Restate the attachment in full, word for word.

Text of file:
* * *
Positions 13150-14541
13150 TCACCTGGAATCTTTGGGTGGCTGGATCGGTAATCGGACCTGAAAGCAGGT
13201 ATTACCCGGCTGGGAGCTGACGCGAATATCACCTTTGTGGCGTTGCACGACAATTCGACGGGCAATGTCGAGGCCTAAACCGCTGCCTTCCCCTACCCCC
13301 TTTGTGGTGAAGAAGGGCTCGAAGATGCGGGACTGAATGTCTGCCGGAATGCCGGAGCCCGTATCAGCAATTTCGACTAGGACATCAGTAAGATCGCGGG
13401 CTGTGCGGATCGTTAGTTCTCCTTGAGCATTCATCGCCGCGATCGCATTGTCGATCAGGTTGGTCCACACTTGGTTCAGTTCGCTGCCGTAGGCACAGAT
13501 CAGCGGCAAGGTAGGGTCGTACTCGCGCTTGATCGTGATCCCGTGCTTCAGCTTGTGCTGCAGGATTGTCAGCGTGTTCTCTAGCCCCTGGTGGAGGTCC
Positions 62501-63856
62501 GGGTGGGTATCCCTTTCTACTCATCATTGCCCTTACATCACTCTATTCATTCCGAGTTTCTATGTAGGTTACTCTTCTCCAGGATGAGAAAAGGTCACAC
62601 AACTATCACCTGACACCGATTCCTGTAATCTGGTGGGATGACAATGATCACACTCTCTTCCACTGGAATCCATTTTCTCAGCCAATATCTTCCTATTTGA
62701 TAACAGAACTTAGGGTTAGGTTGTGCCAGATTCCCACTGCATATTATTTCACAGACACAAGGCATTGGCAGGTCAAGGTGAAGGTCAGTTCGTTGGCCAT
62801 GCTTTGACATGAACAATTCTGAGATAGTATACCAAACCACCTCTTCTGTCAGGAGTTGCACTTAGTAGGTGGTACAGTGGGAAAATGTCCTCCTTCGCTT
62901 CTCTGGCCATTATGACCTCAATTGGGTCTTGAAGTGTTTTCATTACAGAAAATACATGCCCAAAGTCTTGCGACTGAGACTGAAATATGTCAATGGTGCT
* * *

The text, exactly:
Positions 13150-14541
13150 TCACCTGGAATCTTTGGGTGGCTGGATCGGTAATCGGACCTGAAAGCAGGT
13201 ATTACCCGGCTGGGAGCTGACGCGAATATCACCTTTGTGGCGTTGCACGACAATTCGACGGGCAATGTCGAGGCCTAAACCGCTGCCTTCCCCTACCCCC
13301 TTTGTGGTGAAGAAGGGCTCGAAGATGCGGGACTGAATGTCTGCCGGAATGCCGGAGCCCGTATCAGCAATTTCGACTAGGACATCAGTAAGATCGCGGG
13401 CTGTGCGGATCGTTAGTTCTCCTTGAGCATTCATCGCCGCGATCGCATTGTCGATCAGGTTGGTCCACACTTGGTTCAGTTCGCTGCCGTAGGCACAGAT
13501 CAGCGGCAAGGTAGGGTCGTACTCGCGCTTGATCGTGATCCCGTGCTTCAGCTTGTGCTGCAGGATTGTCAGCGTGTTCTCTAGCCCCTGGTGGAGGTCC
Positions 62501-63856
62501 GGGTGGGTATCCCTTTCTACTCATCATTGCCCTTACATCACTCTATTCATTCCGAGTTTCTATGTAGGTTACTCTTCTCCAGGATGAGAAAAGGTCACAC
62601 AACTATCACCTGACACCGATTCCTGTAATCTGGTGGGATGACAATGATCACACTCTCTTCCACTGGAATCCATTTTCTCAGCCAATATCTTCCTATTTGA
62701 TAACAGAACTTAGGGTTAGGTTGTGCCAGATTCCCACTGCATATTATTTCACAGACACAAGGCATTGGCAGGTCAAGGTGAAGGTCAGTTCGTTGGCCAT
62801 GCTTTGACATGAACAATTCTGAGATAGTATACCAAACCACCTCTTCTGTCAGGAGTTGCACTTAGTAGGTGGTACAGTGGGAAAATGTCCTCCTTCGCTT
62901 CTCTGGCCATTATGACCTCAATTGGGTCTTGAAGTGTTTTCATTACAGAAAATACATGCCCAAAGTCTTGCGACTGAGACTGAAATATGTCAATGGTGCT